Aluminum alloy pistons were cast in permanent molds. Two compression rings and one oil scraper ring were located above the wrist pin. The master rod had a removable cap whose bolts also locked the link rod knuckle pins. Both master and link rods were H-section alloy steel drop-forgings.

The crankshaft was a completely finished alloy steel forging with a bronze counterweight. A removable aluminum plug inserted into the hollow crankpin routed lubricating oil that entered through the hollow aft crankshaft journal to the master rod bearing. The crankshaft ran on two ball bearings, with the front one fixed in the front crankcase cover and the rear one supported in a steel sleeve, which left it free to move slightly fore-and-aft.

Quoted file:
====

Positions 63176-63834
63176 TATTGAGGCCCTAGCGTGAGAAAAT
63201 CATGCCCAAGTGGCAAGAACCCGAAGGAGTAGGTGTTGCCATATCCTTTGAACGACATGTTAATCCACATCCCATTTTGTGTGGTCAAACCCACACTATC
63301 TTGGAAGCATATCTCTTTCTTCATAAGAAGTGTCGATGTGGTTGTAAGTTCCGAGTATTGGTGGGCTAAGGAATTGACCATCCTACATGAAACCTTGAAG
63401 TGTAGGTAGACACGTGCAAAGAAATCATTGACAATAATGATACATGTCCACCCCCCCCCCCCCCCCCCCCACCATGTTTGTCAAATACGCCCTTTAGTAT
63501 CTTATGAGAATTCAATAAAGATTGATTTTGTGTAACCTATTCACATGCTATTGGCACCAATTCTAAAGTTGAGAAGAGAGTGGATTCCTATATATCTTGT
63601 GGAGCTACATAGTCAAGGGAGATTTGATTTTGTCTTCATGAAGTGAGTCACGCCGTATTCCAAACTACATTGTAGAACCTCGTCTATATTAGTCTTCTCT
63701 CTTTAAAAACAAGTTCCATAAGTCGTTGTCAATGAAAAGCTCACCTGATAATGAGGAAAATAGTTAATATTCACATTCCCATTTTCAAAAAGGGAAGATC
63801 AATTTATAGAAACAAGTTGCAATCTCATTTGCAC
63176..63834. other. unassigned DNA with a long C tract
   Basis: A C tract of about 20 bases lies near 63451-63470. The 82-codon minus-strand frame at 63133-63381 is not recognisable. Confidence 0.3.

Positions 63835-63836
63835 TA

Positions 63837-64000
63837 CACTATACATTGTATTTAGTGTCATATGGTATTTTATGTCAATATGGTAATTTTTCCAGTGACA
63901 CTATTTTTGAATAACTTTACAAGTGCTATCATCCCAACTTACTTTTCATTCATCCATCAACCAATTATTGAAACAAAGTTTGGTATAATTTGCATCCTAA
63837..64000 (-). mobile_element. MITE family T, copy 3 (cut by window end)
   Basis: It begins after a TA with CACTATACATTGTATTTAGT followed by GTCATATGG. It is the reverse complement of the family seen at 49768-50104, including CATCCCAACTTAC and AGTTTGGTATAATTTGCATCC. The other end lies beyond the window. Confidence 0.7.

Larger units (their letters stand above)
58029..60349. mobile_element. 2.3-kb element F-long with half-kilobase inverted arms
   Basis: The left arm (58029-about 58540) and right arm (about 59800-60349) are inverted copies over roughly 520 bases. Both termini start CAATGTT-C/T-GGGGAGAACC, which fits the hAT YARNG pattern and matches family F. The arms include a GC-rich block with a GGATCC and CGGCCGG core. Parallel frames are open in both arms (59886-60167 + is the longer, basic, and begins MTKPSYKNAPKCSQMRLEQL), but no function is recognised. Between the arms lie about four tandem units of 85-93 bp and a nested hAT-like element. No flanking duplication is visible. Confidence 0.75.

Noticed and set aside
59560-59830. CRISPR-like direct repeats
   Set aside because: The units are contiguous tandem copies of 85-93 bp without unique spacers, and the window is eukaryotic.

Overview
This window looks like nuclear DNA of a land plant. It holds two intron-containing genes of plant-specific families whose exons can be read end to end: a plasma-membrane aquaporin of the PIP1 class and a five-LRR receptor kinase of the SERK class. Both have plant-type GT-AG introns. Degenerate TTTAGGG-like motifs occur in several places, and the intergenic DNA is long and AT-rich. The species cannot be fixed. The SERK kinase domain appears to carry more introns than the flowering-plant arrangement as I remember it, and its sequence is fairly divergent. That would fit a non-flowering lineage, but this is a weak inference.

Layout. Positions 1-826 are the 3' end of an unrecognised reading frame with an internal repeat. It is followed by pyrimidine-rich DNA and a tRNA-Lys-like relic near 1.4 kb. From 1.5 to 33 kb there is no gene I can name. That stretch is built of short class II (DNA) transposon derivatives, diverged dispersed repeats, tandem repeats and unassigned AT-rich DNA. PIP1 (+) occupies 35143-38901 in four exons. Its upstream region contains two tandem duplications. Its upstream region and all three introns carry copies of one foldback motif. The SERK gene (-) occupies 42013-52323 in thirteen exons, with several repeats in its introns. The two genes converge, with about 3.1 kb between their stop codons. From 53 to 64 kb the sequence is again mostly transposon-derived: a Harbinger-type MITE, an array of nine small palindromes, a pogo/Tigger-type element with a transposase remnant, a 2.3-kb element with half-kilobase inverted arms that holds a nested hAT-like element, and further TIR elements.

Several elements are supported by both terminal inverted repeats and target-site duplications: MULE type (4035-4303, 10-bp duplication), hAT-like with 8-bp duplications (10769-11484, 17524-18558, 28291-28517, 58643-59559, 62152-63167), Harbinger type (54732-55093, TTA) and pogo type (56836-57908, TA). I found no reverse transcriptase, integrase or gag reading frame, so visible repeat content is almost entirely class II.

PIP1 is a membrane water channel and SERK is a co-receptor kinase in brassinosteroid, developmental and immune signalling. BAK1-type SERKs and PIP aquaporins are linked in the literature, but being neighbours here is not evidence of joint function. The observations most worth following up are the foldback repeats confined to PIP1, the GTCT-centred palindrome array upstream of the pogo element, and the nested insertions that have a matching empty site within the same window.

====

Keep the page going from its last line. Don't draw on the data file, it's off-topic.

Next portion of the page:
The crankcase was a heat-treated aluminum alloy casting with an integral induction ring for charge circulation, which in conjunction with steel pipes that fed each cylinder. An oil sump collected scavenge oil for return to the oil tank. A Stromberg carburetor, heated by the scavenge oil, provided the induction mixture. Roller cam followers ran in cast iron bushings pressed into crankcase bosses.

When the LeBlond 60 5D was assembled, the crankshaft and connecting rods were assembled and inserted through the crankcase front. An aft gearcase was independently attached. The gearcase could be removed and replaced without disturbing valve or ignition timing.

The gearcase was cast from aluminum and featured brackets to which magnetos were mounted. Both Bosch and Scintilla magnetos were accommodated. An oil pump combined pressure and scavenge functions along with filter screens and adjustable pressure relief.